In the Exchanges, we present conversations with scholars and practitioners of community engagement, responses to previously published material, and other reflections on various aspects of community-engaged scholarship meant to provoke further dialogue and discussion. In this section, we invite our readers to offer their thoughts and ideas on the meanings and understandings of engaged scholarship, as practiced in local or faraway communities, diverse cultural settings, and in various disciplinary contexts. We especially welcome community-based scholars’ views and opinions on their collaborations with university-based partners in particular and engaged scholarship in general.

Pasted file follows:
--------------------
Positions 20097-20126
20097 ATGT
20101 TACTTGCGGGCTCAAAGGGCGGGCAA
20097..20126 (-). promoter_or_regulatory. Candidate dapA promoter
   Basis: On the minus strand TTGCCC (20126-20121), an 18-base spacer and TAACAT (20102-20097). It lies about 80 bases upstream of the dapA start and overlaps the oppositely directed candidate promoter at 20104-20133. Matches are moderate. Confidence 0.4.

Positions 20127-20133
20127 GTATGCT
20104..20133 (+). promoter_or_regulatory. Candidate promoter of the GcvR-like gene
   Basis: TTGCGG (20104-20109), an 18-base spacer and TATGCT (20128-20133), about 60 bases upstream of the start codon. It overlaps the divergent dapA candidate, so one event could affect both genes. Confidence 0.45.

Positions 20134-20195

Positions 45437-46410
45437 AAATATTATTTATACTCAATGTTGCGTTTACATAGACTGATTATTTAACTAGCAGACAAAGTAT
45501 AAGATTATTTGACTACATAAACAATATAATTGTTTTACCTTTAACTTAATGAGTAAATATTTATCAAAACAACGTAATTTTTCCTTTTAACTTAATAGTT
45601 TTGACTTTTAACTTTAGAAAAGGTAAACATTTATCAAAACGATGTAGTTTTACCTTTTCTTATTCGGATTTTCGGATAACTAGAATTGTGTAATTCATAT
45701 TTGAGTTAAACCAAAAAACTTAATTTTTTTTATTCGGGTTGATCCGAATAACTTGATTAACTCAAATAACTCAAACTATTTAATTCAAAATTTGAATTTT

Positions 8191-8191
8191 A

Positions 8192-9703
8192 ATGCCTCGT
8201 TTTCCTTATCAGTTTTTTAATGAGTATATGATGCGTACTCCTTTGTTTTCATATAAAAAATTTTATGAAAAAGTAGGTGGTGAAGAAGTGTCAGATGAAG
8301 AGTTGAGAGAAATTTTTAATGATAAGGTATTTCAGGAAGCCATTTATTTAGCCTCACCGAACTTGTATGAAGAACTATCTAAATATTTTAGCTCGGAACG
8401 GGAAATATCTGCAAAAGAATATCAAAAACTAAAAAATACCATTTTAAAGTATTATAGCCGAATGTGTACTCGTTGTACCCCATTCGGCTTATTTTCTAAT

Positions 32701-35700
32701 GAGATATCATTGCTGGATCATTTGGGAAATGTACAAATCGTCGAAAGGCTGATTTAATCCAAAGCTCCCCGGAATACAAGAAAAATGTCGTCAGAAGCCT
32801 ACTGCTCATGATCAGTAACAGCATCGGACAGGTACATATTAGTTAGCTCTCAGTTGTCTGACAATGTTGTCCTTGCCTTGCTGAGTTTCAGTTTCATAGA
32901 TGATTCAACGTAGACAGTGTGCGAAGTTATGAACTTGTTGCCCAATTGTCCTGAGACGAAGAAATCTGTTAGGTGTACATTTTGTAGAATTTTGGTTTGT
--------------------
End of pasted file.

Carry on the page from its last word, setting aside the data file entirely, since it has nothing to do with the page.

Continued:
In this issue, we profile the perspectives of young scholars. Here we feature a conversation between Penelope Sanz, who recently obtained her Ph.D. in Interdisciplinary Studies from the University of Saskatchewan and who serves as the Journal’s pioneering managing assistant, and Jayne Malenfant, a 2018 Pierre Elliott Trudeau Scholar, Vanier Scholar, and Ph.D. Candidate at McGill University in the Department of Integrated Studies in Education. A young engaged scholar working with the homeless in Montreal, Jayne talks about her on-going study on how homelessness impacts young people’s education. She looks at the challenges of accessing educational institutional support, an issue, she says, close to her heart as she was once a homeless youth herself. She reflects on the need for academia to open more spaces for young researchers undertaking engaged scholarship to involve the homeless youths themselves in the search for solutions.